Jexper Holmen (b. 1971)
It may be unfair to label Jexper Holmen's music with his own term 'Chamber Punk' because, as all labels, it only accentuate certain aspects of certain works and not the variety of it all. It does, however, make sense to begin with this term, as it seems capable of describing some essential impulses in Holmen's aesthetics. His approach to composing for classical instruments seems to be infused with the energy of punk and postpunk rock music – an energy based on brutal, ecstatic, noisy and abrasive impulses.
Often, Holmen is recklessly pursuing one extreme idea, pushing the sound and the musicians over the edge, hammering brutal tone clusters from the orchestra at the highest possible volume. This has given him the image of an enfant terrible, which he himself denounces. He explores extremes in order to extract ambiguous beauties and energetic ecstasies from them, not to play rebel in a world of self-content subtleties.
To explain this strategy, he has used the dialectic image of slicing a tomato. If you use a blunt knife and press gently, the tomato will be crushed, while if you take a sharp knife and make a full-forced chop, the tomato will be divided in two perfect halves, retaining its structure. The brutal cut becomes the gentler.
The taste for the extreme can be illustrated in one of his early pieces, the string quartet Intend (2000). Here the dynamics are dominated by extreme fortissimo and extreme pianissimo, brutally played on the strings without any vibrato, but with a strong, almost painful sense of the physical friction, beginning with the same chord repeated over and over. This is quite typical for Holmen, and for this reason some has dismissed his music as primitive and crude. But beneath the surface of hammering monotony lies constant rhythmic displacements, disappointing the tempting urge to head bang, creating a more organic gesture. Other subtle variations lies in tone-exchanges between the violins and microtonal modifications.
A common denominator in Holmen's works is a gesture in which everything seems to slither askew. It sounds like microtonal glissandi within a cluster harmonic, even though the effect is often achieved without actual, notated glissandi, but by side effects of pushing the instruments to their limits, impeding tonal precision. Much of the intensity of Holmen's music lies in these slithering frictions.
Some of Holmen’s works are not brutal at all, but rather atmospheric, meditative, ambient. This could be said of ‘Night Pace’ (the long middle section of the CD Night Pace, 2006) with its slow, Feldmanesque repetitions and soothing harmonic; Oort Cloud (2008) which comes out as a sort of dissonant ambient music; and Laughing out Loud inhaling the SCARLET SPLEEN (...fade to black) (2004), his most melodic piece, a simple tune on an accordion. In order to understand his different types of expression and the way they are connected, one might address Holmen’s own idea of the three catastrophic stages – not successive stages of Holmen’s development, but rather types of expression and conception within his oeuvre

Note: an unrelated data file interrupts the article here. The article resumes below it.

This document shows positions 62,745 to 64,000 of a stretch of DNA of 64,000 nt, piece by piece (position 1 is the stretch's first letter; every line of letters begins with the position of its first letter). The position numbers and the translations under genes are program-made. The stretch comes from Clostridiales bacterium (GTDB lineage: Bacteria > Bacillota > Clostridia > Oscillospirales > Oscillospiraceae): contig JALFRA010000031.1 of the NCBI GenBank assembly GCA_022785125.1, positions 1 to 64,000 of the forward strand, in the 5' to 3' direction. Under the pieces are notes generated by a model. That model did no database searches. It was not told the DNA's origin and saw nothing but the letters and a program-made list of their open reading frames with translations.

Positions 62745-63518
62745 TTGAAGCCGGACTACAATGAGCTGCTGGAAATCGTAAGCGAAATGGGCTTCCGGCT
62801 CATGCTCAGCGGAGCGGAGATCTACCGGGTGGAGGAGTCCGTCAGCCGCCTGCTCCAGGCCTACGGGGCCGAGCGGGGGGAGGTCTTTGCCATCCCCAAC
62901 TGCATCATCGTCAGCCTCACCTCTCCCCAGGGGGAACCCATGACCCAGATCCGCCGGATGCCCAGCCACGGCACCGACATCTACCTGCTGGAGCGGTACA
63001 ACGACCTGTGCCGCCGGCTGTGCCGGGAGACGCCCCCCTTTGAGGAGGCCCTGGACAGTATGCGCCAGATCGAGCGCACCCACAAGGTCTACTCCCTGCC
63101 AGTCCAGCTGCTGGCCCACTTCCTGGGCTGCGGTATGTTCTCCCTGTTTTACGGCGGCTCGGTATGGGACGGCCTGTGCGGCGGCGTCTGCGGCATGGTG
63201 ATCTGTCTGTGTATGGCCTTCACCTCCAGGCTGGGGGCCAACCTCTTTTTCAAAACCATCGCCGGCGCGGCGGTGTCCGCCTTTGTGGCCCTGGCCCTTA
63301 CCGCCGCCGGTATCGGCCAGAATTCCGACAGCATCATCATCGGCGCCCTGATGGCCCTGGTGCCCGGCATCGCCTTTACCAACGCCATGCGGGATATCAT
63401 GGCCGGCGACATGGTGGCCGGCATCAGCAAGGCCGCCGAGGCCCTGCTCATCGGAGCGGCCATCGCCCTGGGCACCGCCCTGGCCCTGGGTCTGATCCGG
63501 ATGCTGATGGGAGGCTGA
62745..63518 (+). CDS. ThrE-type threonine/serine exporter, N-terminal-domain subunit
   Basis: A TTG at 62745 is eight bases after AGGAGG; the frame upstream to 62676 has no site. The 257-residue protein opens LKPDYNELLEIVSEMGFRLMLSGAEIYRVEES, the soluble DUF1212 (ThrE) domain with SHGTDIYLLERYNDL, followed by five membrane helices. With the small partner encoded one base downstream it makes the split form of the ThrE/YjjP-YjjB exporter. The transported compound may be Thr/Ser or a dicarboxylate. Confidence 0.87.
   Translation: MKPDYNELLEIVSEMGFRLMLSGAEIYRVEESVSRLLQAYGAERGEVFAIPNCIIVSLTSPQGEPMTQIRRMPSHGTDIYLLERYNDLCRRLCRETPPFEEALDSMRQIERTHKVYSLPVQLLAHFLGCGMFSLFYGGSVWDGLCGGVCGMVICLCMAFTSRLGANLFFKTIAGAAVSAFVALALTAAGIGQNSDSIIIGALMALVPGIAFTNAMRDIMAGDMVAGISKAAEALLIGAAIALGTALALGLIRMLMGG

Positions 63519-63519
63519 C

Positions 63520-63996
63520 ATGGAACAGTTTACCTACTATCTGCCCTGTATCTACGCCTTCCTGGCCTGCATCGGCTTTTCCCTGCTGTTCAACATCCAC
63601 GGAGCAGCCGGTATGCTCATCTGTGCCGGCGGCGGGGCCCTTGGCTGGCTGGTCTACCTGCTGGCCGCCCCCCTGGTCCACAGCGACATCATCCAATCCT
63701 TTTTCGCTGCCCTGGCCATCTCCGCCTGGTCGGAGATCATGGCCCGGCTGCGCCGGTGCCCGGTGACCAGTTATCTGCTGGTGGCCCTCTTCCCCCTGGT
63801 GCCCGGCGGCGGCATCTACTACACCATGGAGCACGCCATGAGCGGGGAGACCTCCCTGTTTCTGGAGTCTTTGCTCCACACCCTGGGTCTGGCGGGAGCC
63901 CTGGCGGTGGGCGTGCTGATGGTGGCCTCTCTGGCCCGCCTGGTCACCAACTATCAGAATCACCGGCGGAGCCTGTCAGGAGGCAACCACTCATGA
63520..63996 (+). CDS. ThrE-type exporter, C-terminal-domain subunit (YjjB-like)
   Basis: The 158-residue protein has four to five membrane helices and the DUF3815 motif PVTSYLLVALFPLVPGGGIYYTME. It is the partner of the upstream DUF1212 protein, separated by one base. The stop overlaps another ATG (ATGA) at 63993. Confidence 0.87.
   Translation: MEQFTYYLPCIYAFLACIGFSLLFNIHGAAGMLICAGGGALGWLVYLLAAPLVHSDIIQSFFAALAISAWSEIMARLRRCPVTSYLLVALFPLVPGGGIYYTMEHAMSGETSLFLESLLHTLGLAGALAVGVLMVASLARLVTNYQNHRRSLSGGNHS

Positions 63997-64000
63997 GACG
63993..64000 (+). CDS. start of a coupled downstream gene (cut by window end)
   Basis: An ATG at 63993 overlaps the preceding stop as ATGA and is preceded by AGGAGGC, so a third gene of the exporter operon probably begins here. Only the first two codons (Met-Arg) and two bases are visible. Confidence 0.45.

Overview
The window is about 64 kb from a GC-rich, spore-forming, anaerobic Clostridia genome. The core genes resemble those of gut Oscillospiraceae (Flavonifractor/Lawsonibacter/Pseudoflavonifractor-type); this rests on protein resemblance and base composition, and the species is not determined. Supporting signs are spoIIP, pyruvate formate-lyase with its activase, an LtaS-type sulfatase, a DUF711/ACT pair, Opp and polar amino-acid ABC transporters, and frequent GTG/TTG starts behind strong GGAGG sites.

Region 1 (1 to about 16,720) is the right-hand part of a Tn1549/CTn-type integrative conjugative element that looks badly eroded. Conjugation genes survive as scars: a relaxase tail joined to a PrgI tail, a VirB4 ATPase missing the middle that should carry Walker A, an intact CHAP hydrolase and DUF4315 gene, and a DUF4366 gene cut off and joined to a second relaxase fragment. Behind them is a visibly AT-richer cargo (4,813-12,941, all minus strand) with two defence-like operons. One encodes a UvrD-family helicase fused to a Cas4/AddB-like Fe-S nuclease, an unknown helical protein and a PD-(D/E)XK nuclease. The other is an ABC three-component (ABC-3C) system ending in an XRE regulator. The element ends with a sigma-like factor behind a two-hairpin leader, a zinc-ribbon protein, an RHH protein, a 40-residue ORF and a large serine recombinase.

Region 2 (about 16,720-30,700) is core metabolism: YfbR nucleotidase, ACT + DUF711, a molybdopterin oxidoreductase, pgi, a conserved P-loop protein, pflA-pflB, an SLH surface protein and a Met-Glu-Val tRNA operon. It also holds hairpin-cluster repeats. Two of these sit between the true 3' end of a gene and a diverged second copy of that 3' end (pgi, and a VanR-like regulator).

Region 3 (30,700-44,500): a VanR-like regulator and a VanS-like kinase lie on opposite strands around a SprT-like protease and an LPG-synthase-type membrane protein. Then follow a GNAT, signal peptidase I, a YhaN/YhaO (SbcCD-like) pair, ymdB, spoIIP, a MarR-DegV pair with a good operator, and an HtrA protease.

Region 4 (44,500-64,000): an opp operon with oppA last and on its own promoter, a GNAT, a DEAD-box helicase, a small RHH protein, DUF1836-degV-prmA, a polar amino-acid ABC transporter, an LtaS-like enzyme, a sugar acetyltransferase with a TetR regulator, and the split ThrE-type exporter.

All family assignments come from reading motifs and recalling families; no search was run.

The Pre-Catastrophic works are the most melodic and classical. No catastrophe has stricken, but something could easily go wrong and everyone would be able to hear it. These types of works are the most fragile. They include the stunningly beautiful XP for clarinet and tape (2003) as well as the aforementioned ‘Night Pace’ and Laughing out loud....
The Catastrophic works are the most frequent and the ones that gave Holmen his initial reputation. They are violent, aggressive and repetitive and the ‘catastrophe’ occurs again and again when the instruments are pushed to boundaries where they are partly uncontrollable. Among the catastrophic works are Intend, Ascend (2002, for string quartet and celeste, combined in the work Intend/Ascend), Prefer for accordion and electronics (2001), his only symphonic work Transcendental Preference (1998) and the quintessential chamber punk work, Attempt.
The Post-Catastrophic works has the catastrophe as a premise, but have moved away from the simplicity and focus of the catastrophic stage towards entropy of diffused chaos. Here, chance is important and the expression is often more soft and mellow, pointing towards the ambient, highlighting spatiality. Oort Cloud and Lullabies (2009) are two examples of this, representing a tendency in Holmen’s more recent works.
Oort Cloud for saxophone, two accordions and live processing is a proof that complex music, which is extremely demanding to play, does not need to be difficult for the listener. Probably his most appreciated work; Oort Cloud uses the extreme reverberation of a cathedral to deliberately blur the sounds, creating a surround sound ambient experience of highly dissonant chords and harsh timbres. Due to the atmospheric character and the long, floating gesture the harshness is made milder and the music appears as a cosmic state of sound.
Lullabies is also a work based on chance. Numerous automatic children's music boxes are accompanied by accordions and electronics. They merge into a microtonal cacophony induced with the frequent noise of the winding of mechanical toys. The infantile sweetness and banality are integrated with eerie sounds to form a horror-tale nursery.
From chamber punk to nursery chamber, Jexper Holmen's music is a thrilling experience, be it brutal or gentle, expressive or ambient, the intensity is remarkable.
By Torben Sangild 2011